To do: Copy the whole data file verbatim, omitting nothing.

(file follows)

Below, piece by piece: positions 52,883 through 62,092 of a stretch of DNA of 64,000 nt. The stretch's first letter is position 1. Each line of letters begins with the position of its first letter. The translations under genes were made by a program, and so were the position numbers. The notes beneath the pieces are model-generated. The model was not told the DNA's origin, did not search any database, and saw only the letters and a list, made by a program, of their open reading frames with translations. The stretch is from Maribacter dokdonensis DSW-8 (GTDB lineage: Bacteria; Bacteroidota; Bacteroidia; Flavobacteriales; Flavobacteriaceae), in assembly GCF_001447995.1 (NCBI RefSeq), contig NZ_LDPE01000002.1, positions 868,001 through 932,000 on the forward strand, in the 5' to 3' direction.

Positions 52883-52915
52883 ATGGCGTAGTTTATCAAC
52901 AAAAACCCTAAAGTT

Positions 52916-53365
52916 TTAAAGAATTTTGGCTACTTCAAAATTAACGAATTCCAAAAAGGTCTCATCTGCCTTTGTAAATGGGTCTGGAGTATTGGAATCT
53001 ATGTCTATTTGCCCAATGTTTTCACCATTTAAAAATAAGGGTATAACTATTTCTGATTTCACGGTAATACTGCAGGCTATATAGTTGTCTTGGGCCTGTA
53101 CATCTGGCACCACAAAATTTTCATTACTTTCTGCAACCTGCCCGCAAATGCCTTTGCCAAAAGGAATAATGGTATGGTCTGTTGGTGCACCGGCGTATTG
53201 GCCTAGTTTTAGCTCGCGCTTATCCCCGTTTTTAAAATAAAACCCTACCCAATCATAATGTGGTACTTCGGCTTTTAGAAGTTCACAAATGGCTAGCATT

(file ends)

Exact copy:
Below, piece by piece: positions 52,883 through 62,092 of a stretch of DNA of 64,000 nt. The stretch's first letter is position 1. Each line of letters begins with the position of its first letter. The translations under genes were made by a program, and so were the position numbers. The notes beneath the pieces are model-generated. The model was not told the DNA's origin, did not search any database, and saw only the letters and a list, made by a program, of their open reading frames with translations. The stretch is from Maribacter dokdonensis DSW-8 (GTDB lineage: Bacteria; Bacteroidota; Bacteroidia; Flavobacteriales; Flavobacteriaceae), in assembly GCF_001447995.1 (NCBI RefSeq), contig NZ_LDPE01000002.1, positions 868,001 through 932,000 on the forward strand, in the 5' to 3' direction.

Positions 52883-52915
52883 ATGGCGTAGTTTATCAAC
52901 AAAAACCCTAAAGTT

Positions 52916-53365
52916 TTAAAGAATTTTGGCTACTTCAAAATTAACGAATTCCAAAAAGGTCTCATCTGCCTTTGTAAATGGGTCTGGAGTATTGGAATCT
53001 ATGTCTATTTGCCCAATGTTTTCACCATTTAAAAATAAGGGTATAACTATTTCTGATTTCACGGTAATACTGCAGGCTATATAGTTGTCTTGGGCCTGTA
53101 CATCTGGCACCACAAAATTTTCATTACTTTCTGCAACCTGCCCGCAAATGCCTTTGCCAAAAGGAATAATGGTATGGTCTGTTGGTGCACCGGCGTATTG
53201 GCCTAGTTTTAGCTCGCGCTTATCCCCGTTTTTAAAATAAAACCCTACCCAATCATAATGTGGTACTTCGGCTTTTAGAAGTTCACAAATGGCTAGCATT